It is about trying five things and if you try five things, one thing will stick. It is that you have to try the five things faster so that you find your one thing as quickly as possible. Once you find your one thing, it is about ensuring that you double down on doing that so that change happens as quickly as possible.
Could you give us an overview of Uber Bangladesh in terms of business and operation?
I can't give you an exact number but I can try to give you an understanding. One of the main focuses for us in Bangladesh right from the beginning has been ensuring a strong product portfolio. Right now, with Uber if you open up the app, there are six things you can choose from - you can take Ubermoto if you want to get somewhere fast and cheap, you can take an Uber X ride, if you want a better ride experience you take Uber Premium, then you have other things such as you have Uber XL, which is a product that allows you to request a Toyota Hayes or Toyota Noah, if you have a big family get together or a going somewhere you need that. We have a product called Uber Hire which allows you to keep the car for the extended length of time if you want to do three to four things at once and don't want to call a car every time. We also have a product called Uber Intercity, which is a very exciting product for us which allows you to take a ride from Dhaka to adjunct areas to all resorts in the north and these factories in the south.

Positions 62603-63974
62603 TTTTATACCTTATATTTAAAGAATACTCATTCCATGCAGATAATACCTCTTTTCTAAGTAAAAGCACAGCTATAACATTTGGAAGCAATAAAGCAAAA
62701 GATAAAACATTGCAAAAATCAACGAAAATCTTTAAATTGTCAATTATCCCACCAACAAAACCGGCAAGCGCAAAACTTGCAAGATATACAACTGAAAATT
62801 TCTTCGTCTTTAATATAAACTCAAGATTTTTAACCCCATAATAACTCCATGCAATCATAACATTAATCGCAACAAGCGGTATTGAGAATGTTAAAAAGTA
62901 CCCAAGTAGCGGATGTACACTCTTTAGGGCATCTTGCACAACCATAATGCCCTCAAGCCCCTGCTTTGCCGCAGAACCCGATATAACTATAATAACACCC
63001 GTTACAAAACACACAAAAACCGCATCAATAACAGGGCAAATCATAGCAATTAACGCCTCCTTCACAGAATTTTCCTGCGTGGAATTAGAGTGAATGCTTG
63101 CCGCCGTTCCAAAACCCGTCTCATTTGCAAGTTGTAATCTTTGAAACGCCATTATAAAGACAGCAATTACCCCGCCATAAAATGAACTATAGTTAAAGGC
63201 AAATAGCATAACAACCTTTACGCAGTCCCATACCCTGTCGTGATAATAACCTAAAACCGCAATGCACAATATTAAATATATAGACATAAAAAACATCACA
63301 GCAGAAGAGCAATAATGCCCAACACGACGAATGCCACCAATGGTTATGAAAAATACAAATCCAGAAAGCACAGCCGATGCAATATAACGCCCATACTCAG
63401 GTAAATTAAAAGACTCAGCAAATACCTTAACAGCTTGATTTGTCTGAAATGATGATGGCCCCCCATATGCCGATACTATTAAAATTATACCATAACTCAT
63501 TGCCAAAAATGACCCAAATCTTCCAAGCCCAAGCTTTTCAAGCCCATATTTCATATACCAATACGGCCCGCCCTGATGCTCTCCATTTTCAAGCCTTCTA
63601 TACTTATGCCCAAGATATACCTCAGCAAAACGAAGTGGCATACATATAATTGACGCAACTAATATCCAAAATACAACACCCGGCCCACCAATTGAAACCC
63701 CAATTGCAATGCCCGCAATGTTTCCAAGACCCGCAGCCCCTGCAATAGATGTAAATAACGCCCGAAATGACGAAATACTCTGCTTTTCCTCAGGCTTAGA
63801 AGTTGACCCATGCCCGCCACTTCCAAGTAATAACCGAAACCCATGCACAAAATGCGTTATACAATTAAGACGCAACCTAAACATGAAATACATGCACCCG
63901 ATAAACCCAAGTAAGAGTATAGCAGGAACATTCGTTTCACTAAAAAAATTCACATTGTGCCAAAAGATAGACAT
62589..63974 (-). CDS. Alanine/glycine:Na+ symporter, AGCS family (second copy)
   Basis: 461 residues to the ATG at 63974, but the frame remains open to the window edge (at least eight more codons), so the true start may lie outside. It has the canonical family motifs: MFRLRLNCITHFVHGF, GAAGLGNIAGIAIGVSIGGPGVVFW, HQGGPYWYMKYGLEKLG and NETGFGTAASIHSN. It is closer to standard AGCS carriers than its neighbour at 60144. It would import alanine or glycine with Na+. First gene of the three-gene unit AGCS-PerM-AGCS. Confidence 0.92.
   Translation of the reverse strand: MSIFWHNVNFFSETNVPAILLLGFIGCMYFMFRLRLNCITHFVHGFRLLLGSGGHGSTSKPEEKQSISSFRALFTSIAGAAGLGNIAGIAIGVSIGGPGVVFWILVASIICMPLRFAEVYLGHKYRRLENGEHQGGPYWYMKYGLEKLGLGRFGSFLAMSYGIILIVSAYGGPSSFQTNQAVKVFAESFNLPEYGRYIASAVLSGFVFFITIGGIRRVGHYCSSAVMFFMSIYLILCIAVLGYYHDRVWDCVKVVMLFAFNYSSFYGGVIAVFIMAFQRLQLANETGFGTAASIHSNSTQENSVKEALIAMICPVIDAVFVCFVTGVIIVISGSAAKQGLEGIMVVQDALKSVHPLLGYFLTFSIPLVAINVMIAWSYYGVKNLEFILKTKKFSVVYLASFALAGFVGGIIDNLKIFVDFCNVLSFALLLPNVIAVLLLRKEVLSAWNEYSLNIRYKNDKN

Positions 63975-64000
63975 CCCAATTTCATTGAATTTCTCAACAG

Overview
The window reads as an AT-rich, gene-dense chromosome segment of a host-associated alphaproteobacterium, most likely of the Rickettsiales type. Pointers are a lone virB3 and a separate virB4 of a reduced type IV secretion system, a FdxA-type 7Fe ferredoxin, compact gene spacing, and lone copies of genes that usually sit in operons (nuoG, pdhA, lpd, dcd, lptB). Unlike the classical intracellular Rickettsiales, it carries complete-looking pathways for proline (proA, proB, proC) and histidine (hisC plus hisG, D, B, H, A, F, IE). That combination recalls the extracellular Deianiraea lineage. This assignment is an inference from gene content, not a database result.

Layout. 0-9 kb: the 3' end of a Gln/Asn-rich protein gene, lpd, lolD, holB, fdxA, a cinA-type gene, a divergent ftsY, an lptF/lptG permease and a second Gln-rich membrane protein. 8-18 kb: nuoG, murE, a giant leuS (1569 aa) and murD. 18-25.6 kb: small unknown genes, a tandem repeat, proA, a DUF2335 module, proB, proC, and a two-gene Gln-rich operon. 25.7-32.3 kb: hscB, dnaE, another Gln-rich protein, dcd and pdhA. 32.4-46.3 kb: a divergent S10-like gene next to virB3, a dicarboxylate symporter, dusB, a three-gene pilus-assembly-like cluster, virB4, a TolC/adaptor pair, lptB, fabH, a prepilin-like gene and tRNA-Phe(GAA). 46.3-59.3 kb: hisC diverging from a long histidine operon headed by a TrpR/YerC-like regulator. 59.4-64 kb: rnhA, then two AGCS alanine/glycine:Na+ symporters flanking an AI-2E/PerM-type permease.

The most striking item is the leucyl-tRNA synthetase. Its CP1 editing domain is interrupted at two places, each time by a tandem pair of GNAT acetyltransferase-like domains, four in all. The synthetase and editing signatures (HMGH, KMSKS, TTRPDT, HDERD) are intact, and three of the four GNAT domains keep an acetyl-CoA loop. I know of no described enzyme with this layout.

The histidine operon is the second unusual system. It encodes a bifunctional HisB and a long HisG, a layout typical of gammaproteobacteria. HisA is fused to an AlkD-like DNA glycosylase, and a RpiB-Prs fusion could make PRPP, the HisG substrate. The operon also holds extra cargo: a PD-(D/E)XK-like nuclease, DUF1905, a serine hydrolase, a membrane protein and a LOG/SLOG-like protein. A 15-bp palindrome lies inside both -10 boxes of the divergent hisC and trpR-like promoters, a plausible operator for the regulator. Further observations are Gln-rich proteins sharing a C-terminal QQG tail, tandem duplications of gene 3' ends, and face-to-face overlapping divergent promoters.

The most important job for us is to find a solution for every market need. For us, the ambition is to become everything transportation. When people think about transportation, they think Uber. As our Chief Executive Officer Dara Khosrowshahi said we want to be the Amazon of transportation. So that broader perspective is applicable for us as well.
We are still small if you compare us to transportation in general. I feel like the growth potential is massive if you look at the things that we could potentially do and the things that exist in other markets.
We have Uber Pool in many markets and we have other existing products in many markets that we could bring to Dhaka. We have done integration with public transportation systems in many markets. We have a product called Uber Pass in another market. We have these really exciting projects going on in other markets that you could look at and say is this applicable here. Maybe, maybe not but you try and constantly evaluate things and sometimes you reach the right answer and then go for it.
How are you doing in terms of profitability and business in Dhaka?